Three reasons your machinists aren't the problem

Published
September 21,2017 - 12:30pm

Article from Shop Floor Automations, La Mesa, Calif.

If you are in charge of production on a manufacturing shop floor, there is no doubt that you have likely come across productivity issues. Nothing is perfect, and this includes your employees and your equipment.  

When there is a decrease in productivity, some leaders may automatically assume that machinists are not doing their job since they are directly handling the machines. Before we jump to this conclusion, we need to ask if we are being fair to these skilled workers who are the backbone of the manufacturing industry.

According to a study shared by Harvard Business Review, “when leaders are fair to the members of their team, the team members display more citizenship behavior and are more productive, both individually and as a team.” With this in mind, here are three productivity problems and the tools you can use to combat each of them:

Problem: The operator is scrapping too many parts, or behind on the job. Most shops are also still loading from portable media like floppy disks or portable media. Answer: DNC Software can handle programs for thousands of machines and can help end CNC communication failures. Eliminate manual input of programs. Rest assured that Windows-based CNCs can connect to DNC software via a secure Ethernet connection, and that program transfers are encrypted, with Secure DNC.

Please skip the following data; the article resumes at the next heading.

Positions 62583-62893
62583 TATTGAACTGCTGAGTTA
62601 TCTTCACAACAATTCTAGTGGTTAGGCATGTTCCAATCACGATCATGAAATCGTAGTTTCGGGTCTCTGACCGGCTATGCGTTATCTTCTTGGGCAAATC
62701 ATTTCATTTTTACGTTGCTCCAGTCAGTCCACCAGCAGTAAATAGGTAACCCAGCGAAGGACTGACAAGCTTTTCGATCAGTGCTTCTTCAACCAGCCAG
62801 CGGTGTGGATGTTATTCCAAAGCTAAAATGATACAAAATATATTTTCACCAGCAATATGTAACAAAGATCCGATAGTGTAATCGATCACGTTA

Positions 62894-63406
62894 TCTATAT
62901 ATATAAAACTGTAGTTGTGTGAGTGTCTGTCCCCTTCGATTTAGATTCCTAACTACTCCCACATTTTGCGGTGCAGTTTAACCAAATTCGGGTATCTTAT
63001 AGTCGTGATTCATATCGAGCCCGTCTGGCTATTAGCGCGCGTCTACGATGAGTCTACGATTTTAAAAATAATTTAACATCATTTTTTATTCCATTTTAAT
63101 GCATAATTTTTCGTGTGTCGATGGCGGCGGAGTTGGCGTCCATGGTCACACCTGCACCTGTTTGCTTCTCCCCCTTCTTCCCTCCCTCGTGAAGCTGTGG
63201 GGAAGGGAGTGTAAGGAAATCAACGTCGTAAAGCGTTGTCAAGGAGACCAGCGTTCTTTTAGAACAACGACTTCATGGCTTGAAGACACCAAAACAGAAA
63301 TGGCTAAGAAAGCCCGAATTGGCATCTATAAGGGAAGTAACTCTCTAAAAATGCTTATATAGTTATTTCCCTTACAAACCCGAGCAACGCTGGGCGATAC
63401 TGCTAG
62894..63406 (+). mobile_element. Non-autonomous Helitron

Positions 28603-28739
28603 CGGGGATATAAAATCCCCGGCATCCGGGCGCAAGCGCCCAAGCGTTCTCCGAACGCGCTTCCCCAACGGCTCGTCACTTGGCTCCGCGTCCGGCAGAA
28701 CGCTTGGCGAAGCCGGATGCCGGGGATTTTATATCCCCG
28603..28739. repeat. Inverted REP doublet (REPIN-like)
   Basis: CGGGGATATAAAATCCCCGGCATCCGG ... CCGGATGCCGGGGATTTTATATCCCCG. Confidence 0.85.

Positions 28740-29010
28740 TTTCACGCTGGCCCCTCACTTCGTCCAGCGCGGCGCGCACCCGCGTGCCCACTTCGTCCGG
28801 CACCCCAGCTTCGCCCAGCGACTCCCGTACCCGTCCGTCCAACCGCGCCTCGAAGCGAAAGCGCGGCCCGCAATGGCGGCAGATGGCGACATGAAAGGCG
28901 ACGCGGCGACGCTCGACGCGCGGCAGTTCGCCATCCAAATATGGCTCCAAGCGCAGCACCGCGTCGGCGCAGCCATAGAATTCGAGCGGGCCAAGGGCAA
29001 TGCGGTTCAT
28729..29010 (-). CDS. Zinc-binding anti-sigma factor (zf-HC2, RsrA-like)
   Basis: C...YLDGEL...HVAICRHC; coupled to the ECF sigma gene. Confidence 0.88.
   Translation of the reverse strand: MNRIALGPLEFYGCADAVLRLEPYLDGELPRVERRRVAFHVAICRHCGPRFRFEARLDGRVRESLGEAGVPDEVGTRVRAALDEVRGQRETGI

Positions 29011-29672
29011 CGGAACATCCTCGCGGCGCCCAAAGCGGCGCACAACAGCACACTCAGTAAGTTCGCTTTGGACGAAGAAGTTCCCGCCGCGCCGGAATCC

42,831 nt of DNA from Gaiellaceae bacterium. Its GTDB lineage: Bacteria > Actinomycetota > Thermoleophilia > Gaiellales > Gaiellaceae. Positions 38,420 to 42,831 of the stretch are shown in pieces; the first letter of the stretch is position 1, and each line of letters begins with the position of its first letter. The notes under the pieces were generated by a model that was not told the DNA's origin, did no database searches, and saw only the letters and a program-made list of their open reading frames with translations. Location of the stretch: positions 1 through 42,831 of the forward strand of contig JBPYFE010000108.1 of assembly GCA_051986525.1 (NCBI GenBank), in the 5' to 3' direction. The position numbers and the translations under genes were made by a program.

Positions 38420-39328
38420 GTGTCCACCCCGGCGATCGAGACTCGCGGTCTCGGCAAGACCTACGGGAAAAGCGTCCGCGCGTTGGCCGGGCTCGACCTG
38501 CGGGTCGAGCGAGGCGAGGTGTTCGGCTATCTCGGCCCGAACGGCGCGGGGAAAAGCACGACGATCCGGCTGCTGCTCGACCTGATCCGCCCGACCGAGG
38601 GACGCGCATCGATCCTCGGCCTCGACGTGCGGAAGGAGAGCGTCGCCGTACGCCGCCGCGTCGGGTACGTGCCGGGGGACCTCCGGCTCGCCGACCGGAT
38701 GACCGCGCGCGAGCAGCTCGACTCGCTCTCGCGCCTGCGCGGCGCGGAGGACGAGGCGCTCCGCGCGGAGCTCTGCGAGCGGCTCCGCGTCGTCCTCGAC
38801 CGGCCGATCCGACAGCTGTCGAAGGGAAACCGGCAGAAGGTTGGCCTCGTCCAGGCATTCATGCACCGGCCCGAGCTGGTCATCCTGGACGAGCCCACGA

Problem: The machines are always down, so the machinists must be using them in an unfit manner. Answer: Machine monitoring will help track machine trends to help improve OEE and productivity. It will help so that everyone on and off the shop floor has easy-to-understand data on machine behavior. Know when to do maintenance, when there are tooling issues, or when materials are needed. This data can also be turned into actionable items through data driven decision making.

Problem: Jobs are not on time, which creates unsatisfied customers, so the machinists are causing me to lose business and profitability. Answer: The first solution is to adopt graphical job scheduling into your routine. This will not only get rid of spreadsheets that have to manually be updated any time a job needs to be moved up or added, but it will also help to evaluate in real-time how moving one job will affect all others. The second solution is to look into product data management for your shop floor. This will help you go paperless, control revision and achieve compliance so you don’t have to worry about an audit.

As you can see by these three problems we highlighted, there is a solution so that you not only have data to make you feel better about your employees, but you will also be showing that you are a fair leader to your workforce. Have other shop floor issues that need solving? Feel free to ask us!

Related Glossary Terms

  • computer numerical control ( CNC)

    computer numerical control ( CNC)

    Microprocessor-based controller dedicated to a machine tool that permits the creation or modification of parts. Programmed numerical control activates the machine’s servos and spindle drives and controls the various machining operations. See DNC, direct numerical control; NC, numerical control.

  • direct numerical control ( DNC)

    direct numerical control ( DNC)

    Method of transferring CNC code from the CAD/CAM system to the machine tool.